This agreement-based approach offers many advantages, including:

  • Administrative efficiencies: Faster exchange of data and credentials reduces time spent on repetitive tasks, incidence of errors, and other paper-based procedures.
  • Delivery of services: Enhances the delivery of services, through a reduction in response times as well as greater convenience.
  • Innovation: Increases opportunities for innovation and development of new services, and applications on top of existing ones, including new authentication services such as timestamps and seals.

 

Challenges ahead for full interoperability

There are, however, bottlenecks that may restrict progress in terms of attaining full interoperability across digital ID systems.

Chief among them are the lack of clear definitions and common terminology; the different accreditation criteria and requirements across countries: the lack of international alignment on digital ID standards; the different approaches to dispute resolution and fraud; and the divergent regulatory environment for data protection and privacy laws.

Addressing these challenges will require countries to not only align on overarching principles and common terminology, but also to undertake interoperability assessments of the legal frameworks for data management and protection of personal data, technical standards and architecture, identity assurance levels, and treatment of liability in each country.

Based on this, common frameworks of rules, requirements, and operational protocols can be developed. In parallel, governments must also work with the private sector and academia to develop and scale use cases for cross-border interoperability.

How Access Partnership can help

Access Partnership’s Global Government Advisory (GGA) team works with governments to tackle such challenges and successfully develop policies and frameworks that support digital ID ecosystems.

From policy analysis and formulation to economic impact assessment, we offer public-sector decision-makers specialised advisory, research, and training services that maximise the benefits of digital transformation. Reach out to Faiza Saleem or Jonathan Gonzalez to find out more.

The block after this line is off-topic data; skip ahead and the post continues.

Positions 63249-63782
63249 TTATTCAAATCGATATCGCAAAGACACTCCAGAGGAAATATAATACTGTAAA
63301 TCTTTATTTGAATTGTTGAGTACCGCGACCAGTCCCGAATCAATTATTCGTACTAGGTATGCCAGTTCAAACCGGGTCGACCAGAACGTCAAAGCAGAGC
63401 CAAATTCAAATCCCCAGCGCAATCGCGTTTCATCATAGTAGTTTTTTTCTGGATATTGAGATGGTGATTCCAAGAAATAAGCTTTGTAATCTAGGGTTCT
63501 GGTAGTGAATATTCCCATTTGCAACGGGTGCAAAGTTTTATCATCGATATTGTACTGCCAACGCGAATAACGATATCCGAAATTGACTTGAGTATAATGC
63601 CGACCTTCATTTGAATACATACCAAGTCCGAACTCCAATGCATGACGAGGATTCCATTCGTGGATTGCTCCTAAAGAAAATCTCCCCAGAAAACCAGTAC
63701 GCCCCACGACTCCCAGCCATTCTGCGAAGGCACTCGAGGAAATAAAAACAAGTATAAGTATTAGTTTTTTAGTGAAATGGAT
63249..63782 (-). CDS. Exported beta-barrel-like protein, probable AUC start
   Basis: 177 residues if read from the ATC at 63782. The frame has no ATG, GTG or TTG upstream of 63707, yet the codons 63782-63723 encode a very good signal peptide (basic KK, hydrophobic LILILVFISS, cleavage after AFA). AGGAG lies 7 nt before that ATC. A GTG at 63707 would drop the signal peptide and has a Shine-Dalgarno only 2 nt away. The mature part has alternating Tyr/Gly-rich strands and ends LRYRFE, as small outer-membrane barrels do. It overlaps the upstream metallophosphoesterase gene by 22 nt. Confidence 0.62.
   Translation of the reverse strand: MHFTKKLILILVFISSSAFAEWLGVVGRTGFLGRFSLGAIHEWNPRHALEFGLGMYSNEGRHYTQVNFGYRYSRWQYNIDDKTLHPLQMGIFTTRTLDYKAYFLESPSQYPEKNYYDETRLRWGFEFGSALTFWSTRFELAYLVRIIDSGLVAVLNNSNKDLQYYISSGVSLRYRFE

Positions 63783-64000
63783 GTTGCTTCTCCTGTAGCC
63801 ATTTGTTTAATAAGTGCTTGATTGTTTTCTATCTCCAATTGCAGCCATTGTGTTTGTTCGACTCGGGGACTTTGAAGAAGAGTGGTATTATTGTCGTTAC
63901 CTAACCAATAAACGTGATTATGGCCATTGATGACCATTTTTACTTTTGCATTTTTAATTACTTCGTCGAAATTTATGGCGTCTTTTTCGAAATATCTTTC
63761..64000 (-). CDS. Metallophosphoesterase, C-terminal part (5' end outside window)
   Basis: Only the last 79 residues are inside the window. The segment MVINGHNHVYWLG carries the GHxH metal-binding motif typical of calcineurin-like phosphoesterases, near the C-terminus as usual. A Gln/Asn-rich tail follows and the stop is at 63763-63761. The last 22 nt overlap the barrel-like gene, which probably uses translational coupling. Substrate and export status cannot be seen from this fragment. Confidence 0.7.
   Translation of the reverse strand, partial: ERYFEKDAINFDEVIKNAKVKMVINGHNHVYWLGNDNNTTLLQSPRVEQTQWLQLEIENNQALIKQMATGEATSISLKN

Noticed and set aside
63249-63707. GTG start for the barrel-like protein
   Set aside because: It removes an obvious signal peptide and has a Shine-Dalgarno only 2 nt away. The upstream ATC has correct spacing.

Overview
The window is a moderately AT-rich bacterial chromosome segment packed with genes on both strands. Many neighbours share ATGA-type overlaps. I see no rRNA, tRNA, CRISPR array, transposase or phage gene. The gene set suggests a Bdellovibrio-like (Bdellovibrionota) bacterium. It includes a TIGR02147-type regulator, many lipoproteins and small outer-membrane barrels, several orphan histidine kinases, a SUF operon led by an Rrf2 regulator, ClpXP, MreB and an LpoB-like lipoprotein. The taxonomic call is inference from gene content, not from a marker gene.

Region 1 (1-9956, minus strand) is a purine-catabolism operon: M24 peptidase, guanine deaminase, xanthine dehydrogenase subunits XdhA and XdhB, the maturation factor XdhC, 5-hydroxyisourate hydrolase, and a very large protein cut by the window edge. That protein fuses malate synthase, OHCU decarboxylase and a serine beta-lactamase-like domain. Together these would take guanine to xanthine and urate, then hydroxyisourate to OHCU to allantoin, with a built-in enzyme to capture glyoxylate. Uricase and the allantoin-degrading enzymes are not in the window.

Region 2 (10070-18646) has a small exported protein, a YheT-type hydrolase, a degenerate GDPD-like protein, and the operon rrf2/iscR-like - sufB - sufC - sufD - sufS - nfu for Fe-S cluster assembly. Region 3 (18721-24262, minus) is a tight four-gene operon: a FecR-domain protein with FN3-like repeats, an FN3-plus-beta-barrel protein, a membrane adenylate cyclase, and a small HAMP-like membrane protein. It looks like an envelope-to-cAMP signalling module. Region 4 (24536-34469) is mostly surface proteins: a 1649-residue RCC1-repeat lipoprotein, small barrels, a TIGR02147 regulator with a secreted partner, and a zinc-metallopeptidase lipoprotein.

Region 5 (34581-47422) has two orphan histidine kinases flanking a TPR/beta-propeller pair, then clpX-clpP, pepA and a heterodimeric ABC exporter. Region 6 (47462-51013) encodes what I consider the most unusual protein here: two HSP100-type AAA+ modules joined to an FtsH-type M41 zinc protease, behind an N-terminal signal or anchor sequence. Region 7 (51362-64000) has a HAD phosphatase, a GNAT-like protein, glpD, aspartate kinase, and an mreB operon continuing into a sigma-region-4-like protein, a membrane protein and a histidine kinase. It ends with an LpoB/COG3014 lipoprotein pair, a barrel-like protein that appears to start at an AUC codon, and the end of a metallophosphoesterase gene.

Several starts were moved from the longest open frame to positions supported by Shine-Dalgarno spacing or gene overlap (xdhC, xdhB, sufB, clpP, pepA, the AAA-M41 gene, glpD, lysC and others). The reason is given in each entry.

Contact the GGA team to find out how our expertise can help you navigate the policy and regulatory challenges of a rapidly evolving digital world.
[1] DFAT (2022) Australia-Singapore Digital Trade Agreement, www.dfat.gov.au/trade/services-and-digital-trade/Pages/australia-and-singapore-digital-economy-agreement
[2] Ministry of Trade & Industry Singapore (2022) United Kingdom-Singapore Digital Economy Agreement, www.mti.gov.sg/Improving-Trade/Digital-Economy-Agreements/UKSDEA ; and
www.gov.uk/government/publications/memoranda-of-understanding-with-singapore-digital-trade-facilitation-digital-identity-and-cyber-security/memorandum-of-understanding-on-digital-identities-cooperation
[3] Singapore Ministry of Communications and Information (2021) Singapore and the UK announced signing of three MoUs, www.mci.gov.sg/pressroom/news-and-stories/pressroom/2021/11/singapore-and-the-uk-announce-signing-of-three-mous-in-the-areas-of-digital-trade-facilitation-digital-identities-and-cyber-security
[4] DFAT (2022) Australia-UK FTA Chapter 14 Digital Trade, www.dfat.gov.au/trade/agreements/not-yet-in-force/aukfta/official-text/australia-uk-fta-chapter-14-digital-trade